German Heavy-Lift Helicopter Program Selects Chinook

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The German government has chosen Boeing’s CH-47F Chinook for its Schwerer Transporthubschrauber (STH) heavy-lift helicopter program. Germany is expected to purchase up to 60 Chinooks to replace its aging Sikorsky CH-53G helicopter fleet in a deal valued at around €4 billion ($4.3 billion). While the agreement has not yet been finalized, delivery of the new CH-47Fs will reportedly take place between 2023 and 2029.

“Boeing is honored the German government has selected the CH-47F Chinook for its STH heavy-lift helicopter requirements,” the company said. “With the Chinook, Germany will operate the most affordable, proven and NATO interoperable heavy-lift helicopter. We look forward to working with the U.S. and German governments to finalize this sale under the Foreign Military Sales process.”

As previously reported by AVweb, Boeing and Airbus Helicopters signed a memorandum of understanding (MOU) to partner on the Chinook for STH last March, expanding a team that also includes AERO-Bildung GmbH, CAE Elektronik GmbH, ESG Elektroniksystem-und Logistik-GmbH, Lufthansa Technik, Honeywell Aerospace and Rolls-Royce Deutschland. The Chinook is currently operated by NATO nations the Netherlands, Italy, Greece, Spain, Turkey, United Kingdom, Canada and the U.S. The other model under consideration for the STH program was Sikorsky’s CH-53K King Stallion.

Kate O’Connor works as AVweb's Editor-in-Chief. She is a private pilot, certificated aircraft dispatcher, and graduate of Embry-Riddle Aeronautical University.

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14 COMMENTS

    • I flew Chinooks in Viet Nam in 1971 and later at Fort Hood, Tx and Fort Lewis, Wa. I flew the CH-47C, A & B. The F model is two generations advanced from the C. The technology for virtually every piece of the machine is generations newer and better. The cockpit, for example, is now full glass, all digital, with autoflight, including hover, capabilities, FMS, etc., etc.. Flight controls are digital, leak points are reduced by probably 75 or 80 percent, and engines and transmissions are significantly upgraded with significant improvements hot & high performance, digital controls, and on and on. This aint’ your father’s Chinook. Germany, and the other operators are getting a very capable machine. These are newly manufactured F models, not even remanufactured D models. This machine has several more decades before it’s “aging”.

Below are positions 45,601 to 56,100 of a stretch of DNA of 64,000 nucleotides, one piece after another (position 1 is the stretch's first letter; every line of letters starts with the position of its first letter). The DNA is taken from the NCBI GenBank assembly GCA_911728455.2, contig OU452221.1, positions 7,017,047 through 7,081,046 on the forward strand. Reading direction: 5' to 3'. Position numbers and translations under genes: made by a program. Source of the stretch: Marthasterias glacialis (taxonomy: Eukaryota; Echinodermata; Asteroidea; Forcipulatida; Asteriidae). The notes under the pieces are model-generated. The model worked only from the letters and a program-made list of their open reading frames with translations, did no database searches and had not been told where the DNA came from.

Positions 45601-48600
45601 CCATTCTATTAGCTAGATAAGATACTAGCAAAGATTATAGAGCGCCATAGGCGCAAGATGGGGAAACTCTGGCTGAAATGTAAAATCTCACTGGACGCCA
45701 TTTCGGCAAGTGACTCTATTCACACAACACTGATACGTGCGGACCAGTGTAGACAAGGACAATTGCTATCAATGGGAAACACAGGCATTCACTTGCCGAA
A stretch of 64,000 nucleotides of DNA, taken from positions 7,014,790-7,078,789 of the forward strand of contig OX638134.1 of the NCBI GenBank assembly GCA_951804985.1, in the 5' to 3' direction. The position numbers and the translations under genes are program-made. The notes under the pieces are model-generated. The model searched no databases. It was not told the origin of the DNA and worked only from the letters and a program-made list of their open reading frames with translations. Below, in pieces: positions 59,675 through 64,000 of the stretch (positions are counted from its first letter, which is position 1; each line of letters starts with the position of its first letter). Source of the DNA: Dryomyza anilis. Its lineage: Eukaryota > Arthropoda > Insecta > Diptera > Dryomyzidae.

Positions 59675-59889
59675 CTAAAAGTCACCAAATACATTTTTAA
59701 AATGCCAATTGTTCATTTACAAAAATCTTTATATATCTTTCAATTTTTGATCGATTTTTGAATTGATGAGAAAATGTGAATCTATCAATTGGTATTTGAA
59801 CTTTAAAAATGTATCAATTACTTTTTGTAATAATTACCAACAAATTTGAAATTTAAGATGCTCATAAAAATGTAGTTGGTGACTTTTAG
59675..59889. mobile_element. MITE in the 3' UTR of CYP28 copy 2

1. Given their minuscule budget for their own defense, their fleet of these old choppers is going to be quite small. I worked on what would become the Eurofighter in the early 1980s when employed at Germany’s Dornier. The Europeans milked that project for every Euro they could squeeze out of taxpayers for 40 years. It was obsolete when it entered operational status. But it kept a lot of people well employed and enjoying their two months of vacations a year.

    • 😉

      European military does train in Canada and US because of space.
      Brit army in AB, I forget whether their transport aircraft were at EG or YC when I noticed them a couple of times. Someone’s army(s) train in Manitoba. Fighters may train in southwest US.
      And Europeans may visit special test establishments (cold wx testing at Frobisher Bay and in AK are high profile examples, E-M evaluation ranges somewhere).

      Occasionally special operations, such as for a major international palaver in foothills of Rockies WSW of Calgary years ago.
      US military people at a gas station south of Edmonton, Springbank airport taken over, and ‘interesting’ occurrences of 4bys near Freeway 1 abeam the region of the palaver. (Two clean-cut males with clean clothes, standing near clean vehicle – hmmm. 🙂

      • Unless there has been a major change, the US military is welcome at Springbank Airport. The local pilot population had few fans of Ottawa last time I was there. They’d likely be encouraging our boys to carry out regime change. 😂🤣

    • And of course different environment than western Europe – southern AB is dry and there were sand dunes in southern SK/MB, SW US even more so for both plus sand dunes on OR coat (good training in preparation for Middle East etc.).

      And lots of tundra in northern AK/Canada, plus swamps in FL, and endless trees and water in NW ON/NE MB.